Institute of Cognitive Science Colloquium Schedule

All colloquia take place on Friday from 12:00 to 2:00 pm (unless otherwise noted) in Room D428 and D430 on the fourth floor of the Muenzinger Psychology Building.

If you have questions, please call the ICS Office at 303-492-5063.

Fall 2017

August 28, 2017
First Day of Classes

September 8, 2017
Opening Session - Tamara Sumner

Director, Institute of Cognitive Science

September 15, 2017 - Distinguished Speaker Talk
*Moved to Muen E214*
Ray Jackendoff
Seth Merrin Professor of Philosophy, Co-director - Center for Cognitive Studies, Tufts University

Title: What Can You Say Without Syntax? A Hierarchy of Grammatical Complexity

Abstract: What would a language be like which lacked syntactic structure, and which mapped directly between phonology and meaning? To explore this question, we propose a hierarchy of grammatical complexity for natural languages. Unlike the familiar Chomsky hierarchy, which deals only with uninterpreted formal languages, this hierarchy concerns the machinery available to map between sound and meaning. It ranges from languages that allow only one-word utterances to fully complex languages such as English, and includes a number of possibilities that lack recursion.

Corresponding to each of these types of grammar, we propose a set of possible interface rules that correlate linguistic structure with meaning. In particular, the interface rules allow for pragmatic elaborations of meaning beyond that provided by the individual words. As the linguistic structure becomes more complex, it offers more affordances for complex principles of interpretation. In many cases, interface rules can do the sort of work normally attributed to syntax. For instance, a rule such as “Agent First” correlates a thematic role in semantics with a linear position in linguistic expression. It can implement constraints on word order even with a grammar that lacks grammatical categories and that simply concatenates words. Crucially, it turns out that the interface rules useful for less complex languages scale up to fully complex languages as well.

This hierarchy proves useful in differentiating various linguistic and quasi-linguistic phenomena for which linguists have previously had only the binary distinction “grammar” versus “no grammar.” Examples include the early stages of language acquisition by children and adults, homesigns, emerging sign languages such as Al-Sayyid Bedouin Sign Language and Central Taurus Sign Language, and the “perceptual strategies” found in language comprehension by normal speakers. Many peripheral constructions of English and other fully developed languages utilize only the power of lower steps in the hierarchy. Finally, some “full” languages such as Riau Indonesion and Pirahã appear only to use principles from lower domains of the hierarchy.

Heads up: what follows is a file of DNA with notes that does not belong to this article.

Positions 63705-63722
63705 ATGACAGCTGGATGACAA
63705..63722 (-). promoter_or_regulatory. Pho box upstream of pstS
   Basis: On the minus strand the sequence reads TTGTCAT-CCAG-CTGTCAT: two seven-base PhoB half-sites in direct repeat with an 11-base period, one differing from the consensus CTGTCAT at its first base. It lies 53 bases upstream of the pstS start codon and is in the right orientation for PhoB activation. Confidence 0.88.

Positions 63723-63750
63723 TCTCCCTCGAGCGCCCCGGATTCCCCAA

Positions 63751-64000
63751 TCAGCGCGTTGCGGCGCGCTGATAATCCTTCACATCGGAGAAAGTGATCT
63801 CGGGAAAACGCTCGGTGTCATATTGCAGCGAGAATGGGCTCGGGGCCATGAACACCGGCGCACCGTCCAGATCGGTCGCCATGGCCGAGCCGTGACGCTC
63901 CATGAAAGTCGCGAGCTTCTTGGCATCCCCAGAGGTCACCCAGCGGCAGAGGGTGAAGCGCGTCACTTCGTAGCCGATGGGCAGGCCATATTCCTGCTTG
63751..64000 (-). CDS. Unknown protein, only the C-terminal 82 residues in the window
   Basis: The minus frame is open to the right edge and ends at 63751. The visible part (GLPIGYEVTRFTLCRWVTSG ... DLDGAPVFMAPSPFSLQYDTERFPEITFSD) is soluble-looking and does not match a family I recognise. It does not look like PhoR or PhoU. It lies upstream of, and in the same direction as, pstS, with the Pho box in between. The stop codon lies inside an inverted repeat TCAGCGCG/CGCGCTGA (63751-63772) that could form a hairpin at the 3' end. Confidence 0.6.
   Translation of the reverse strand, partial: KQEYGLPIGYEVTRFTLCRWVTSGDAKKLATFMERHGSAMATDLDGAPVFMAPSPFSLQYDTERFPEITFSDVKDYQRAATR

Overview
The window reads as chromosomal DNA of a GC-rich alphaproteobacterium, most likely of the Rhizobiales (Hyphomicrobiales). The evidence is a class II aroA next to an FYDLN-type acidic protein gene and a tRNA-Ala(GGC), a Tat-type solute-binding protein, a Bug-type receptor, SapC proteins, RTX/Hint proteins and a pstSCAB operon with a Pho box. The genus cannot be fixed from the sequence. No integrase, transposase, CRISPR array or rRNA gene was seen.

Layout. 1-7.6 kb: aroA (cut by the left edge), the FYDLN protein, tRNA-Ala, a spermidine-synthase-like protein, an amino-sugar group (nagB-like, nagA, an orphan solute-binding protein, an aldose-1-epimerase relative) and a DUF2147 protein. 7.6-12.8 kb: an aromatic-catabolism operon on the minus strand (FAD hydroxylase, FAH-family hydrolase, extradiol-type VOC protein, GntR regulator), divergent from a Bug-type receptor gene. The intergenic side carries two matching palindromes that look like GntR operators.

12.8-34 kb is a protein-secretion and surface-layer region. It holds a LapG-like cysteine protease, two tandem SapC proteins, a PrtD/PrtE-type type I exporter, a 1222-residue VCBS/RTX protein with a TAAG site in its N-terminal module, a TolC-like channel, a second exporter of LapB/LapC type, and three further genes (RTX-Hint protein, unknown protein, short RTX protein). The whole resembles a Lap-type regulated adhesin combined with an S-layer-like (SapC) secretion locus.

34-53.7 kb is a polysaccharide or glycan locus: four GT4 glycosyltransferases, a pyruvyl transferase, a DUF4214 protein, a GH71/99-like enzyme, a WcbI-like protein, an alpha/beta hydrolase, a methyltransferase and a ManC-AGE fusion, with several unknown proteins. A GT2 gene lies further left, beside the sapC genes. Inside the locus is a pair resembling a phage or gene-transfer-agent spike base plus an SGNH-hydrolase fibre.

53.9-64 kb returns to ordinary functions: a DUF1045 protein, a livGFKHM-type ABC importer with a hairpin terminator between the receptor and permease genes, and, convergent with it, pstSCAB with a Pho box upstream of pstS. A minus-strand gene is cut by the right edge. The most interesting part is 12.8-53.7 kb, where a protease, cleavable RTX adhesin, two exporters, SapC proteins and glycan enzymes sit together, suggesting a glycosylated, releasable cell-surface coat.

We conclude that the human language faculty is a palimpsest that includes many of these layers. The upper layers are more difficult to acquire and process, and possibly require the lower layers for scaffolding. It is plausible that some of of these layers represent stages in the evolution of the modern human language capacity.

September 29, 2017
Kyunghyun Cho
Assistant Professor, Department of Computer Science, Courant Institute of Mathematical Sciences, Center for Data Science, New York University

October 6, 2017
Agnieszka Burzynska
Assistant Professor, Department of Human Development and Family Studies, Colorado State University

Title: Modifiers of Structural and Functional Brain Aging - From Physical Activity to Occupational Exposures

Abstract: As the world’s population is aging, there is a pressing need to understand how lifestyle exposures shape the adult brain, slowing down or accelerating age-related decline. I will present our reserach on the associations of physical activity, aerobic fitness, and occupational exposures with structural and functional MRI indices of brain health, as well as results from the exercise and dance intervention study in older adults.

October 13, 2017
Michael Mozer
Professor, Institute of Cognitive Science, University of Colorado Boulder

October 20, 2017
Phillip Gilley

Research Associate, Institute of Cognitive Science, University of Colorado Boulder

November 3, 2017
Robert Rupert
Professor, Philosophy, University of Colorado Boulder

November 10, 2017
Clayton Lewis
Professor, Computer Science, University of Colorado Boulder

November 23-24, 2017
Thanksgiving - CU Closed

December 1, 2017
Philip Fernbach
Assistant Professor, LEEDS School of Business, University of Colorado Boulder

December 8, 2017
Kimberly Chiew
Assistant Professor, Department of Psychology, University of Denver